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Lockdown 2: Just when you thought it was safe to go back in the Water (Eaton Park & Ride) - news article image

Lockdown 2: Just when you thought it was safe to go back in the Water (Eaton Park & Ride)

27 Nov 2020

5 minute read

Grease 2; Blues Brothers 2000; Basic Instinct 2; it’s always difficult to get the sequel right. Not every sequel can be Godfather II; just look at Godfather III to see that one. In so many ways Lockdown 2.0 is proving very different from the original and I’m sure it’s not just me, but there’s something very different about closing the office and having to work from home when outside it's grey, dull, dismal, wet and chilly.

I suspect it isn’t just the weather that’s led to a slew of comments from people that they’re finding the latest restrictions more onerous than last time despite the fact that this time schools have remained open, a lot of shops seem to be deemed essential and supermarkets aren’t seeing the stockpiling driven shortages that they saw earlier in the year. What we’re seeing now may well be driven by a combination of expectations having not been met and an increase in uncertainty as a result.

However much we all tried to pretend that we had got to grips with how a pandemic can play out, when we came out of the first lockdown the expectation was that, although it wasn’t over by a long way, we had done our bit, put up with the pain, driven R down and could expect to not have to go through that again.

Some of this came from the actions of the Government, reopening schools and Universities, promoting eat out to help out, planning on reintroducing crowds to sporting events, all of which served to make life feel “normal” again. Talk moved on to recovery, to stimulus, to how the Government would need to adapt following the end of the pandemic and to local restrictions if necessary.

Some of it came from the fact that there were different views on the virus, how to combat it, how dangerous it was and how quickly it might disappear, which meant that it was easy to listen to the positive voices and dismiss the negative. One very prominent medical personality famously informed his supporters in March that things would be edging back to normality in May before going on to predict that Britain would be virtually back to normal by August.

In financial planning, one of the biggest factors to deal with and deal with early is the setting of expectations. There are a multitude of views on how to plan, on how to invest, on what assumptions to make, on what good looks like and there’s always that person you know who seems to have found a solution – the one who gets 6% a year from something that’s dead safe or who did all that trust stuff themselves. So it is vital that clear expectations are set at the start and that they are reviewed and revisited.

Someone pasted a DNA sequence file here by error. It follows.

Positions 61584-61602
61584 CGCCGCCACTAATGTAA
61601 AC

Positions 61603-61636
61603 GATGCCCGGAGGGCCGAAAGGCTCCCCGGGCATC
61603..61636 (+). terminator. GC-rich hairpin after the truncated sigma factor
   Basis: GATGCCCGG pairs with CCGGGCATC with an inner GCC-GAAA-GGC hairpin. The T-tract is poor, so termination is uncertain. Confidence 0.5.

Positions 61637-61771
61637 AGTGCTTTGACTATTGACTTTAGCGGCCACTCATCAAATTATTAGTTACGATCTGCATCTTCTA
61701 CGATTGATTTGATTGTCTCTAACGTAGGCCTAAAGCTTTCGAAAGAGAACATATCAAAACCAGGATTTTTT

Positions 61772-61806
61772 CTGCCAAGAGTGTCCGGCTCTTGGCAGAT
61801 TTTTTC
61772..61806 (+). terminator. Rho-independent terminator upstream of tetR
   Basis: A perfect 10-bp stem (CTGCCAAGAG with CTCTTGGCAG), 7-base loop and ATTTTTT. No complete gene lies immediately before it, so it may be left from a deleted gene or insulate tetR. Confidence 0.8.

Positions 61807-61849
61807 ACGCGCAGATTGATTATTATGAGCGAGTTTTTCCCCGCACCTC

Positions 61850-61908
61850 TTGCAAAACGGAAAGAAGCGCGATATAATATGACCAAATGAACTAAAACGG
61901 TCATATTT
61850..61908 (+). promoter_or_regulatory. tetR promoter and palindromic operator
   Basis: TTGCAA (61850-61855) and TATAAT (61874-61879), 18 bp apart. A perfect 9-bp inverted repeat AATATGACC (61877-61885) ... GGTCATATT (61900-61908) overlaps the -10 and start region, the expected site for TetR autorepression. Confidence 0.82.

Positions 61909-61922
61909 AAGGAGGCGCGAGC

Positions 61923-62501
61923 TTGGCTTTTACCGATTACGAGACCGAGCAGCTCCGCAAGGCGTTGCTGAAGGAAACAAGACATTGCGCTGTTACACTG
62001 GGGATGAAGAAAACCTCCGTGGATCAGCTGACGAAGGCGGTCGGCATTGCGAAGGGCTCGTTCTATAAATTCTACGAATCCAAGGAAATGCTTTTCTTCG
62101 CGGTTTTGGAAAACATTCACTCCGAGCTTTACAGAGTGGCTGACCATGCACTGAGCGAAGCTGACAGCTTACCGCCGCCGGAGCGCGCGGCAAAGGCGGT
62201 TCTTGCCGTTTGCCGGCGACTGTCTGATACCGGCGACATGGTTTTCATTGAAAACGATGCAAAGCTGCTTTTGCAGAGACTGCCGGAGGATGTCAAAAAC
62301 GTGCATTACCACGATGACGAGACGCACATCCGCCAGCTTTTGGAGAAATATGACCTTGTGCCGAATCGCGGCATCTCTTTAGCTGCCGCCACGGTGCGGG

For example, the only “known” is that at some point you will look at your portfolio value and it will be less than it was the last time that you looked at it. By how much, that’s unknown but the likelihood of how much can be affected by the mix of investments chosen. Something with 90% in shares, when it drops, is likely to drop by more than something which is only 10% invested in shares.

When it will happen is another unknown but it might be during the first period following investment. There is no guarantee that when you invest money it will go up before it goes down. If your expectation is that your financial planner will know if it is a good time to invest or a bad time to invest, then that’s a great example of an expectation which has not been set correctly.

If you’d asked us last October we might have raised concerns over general uncertainties heading towards the end of the transition period and US election this year; we might have questioned why you felt you needed to invest the money; we might have questioned if you would still have sufficient cash to feel totally comfortable that you could cover any unknown expenditure and not worry about any falls in value; we certainly would have reiterated that investment values can fall before they rise; what we wouldn’t have discussed is that you’d be better waiting until March when markets had plummeted due to Covid.

Uncertainty will always be there in financial planning because you are trying to create a plan to deal with the future and nobody really knows what that looks like. However by having clear expectations the uncertainty can be managed much better. What does success look like? What do you expect your planner to be able to influence? When do you expect to hear from us? How do you expect to work with us? What would cause you concern that needs to be managed, avoided if possible and communicated on if not avoidable? What sort of falls in value might you see in normal times and what if there’s a financial crisis or pandemic?

Most importantly, what can you expect to be unable to predict and unable to influence? This is not just about expectation but also acceptance and if you can truly accept that there are these things which cannot be predicted, avoided or influenced, then the experience will be so much better.

Having said all this we now look forward to Christmas, in whatever guise it may come, whether bigger bubbles or temporary easing of restrictions. Soon the radio will be full of Christmas songs, from the traditional “Don’t come all ye faithful” and “God test ye merry gentlemen”, to the pop favourites such as Mud’s “It’ll be Covid this Christmas” and Mariah’s “All I want for Christmas is 2 (metres)”

Lockdown 2: Just when you thought it was safe to go back in the Water (Eaton Park & Ride) - news article image


Ed Gibson

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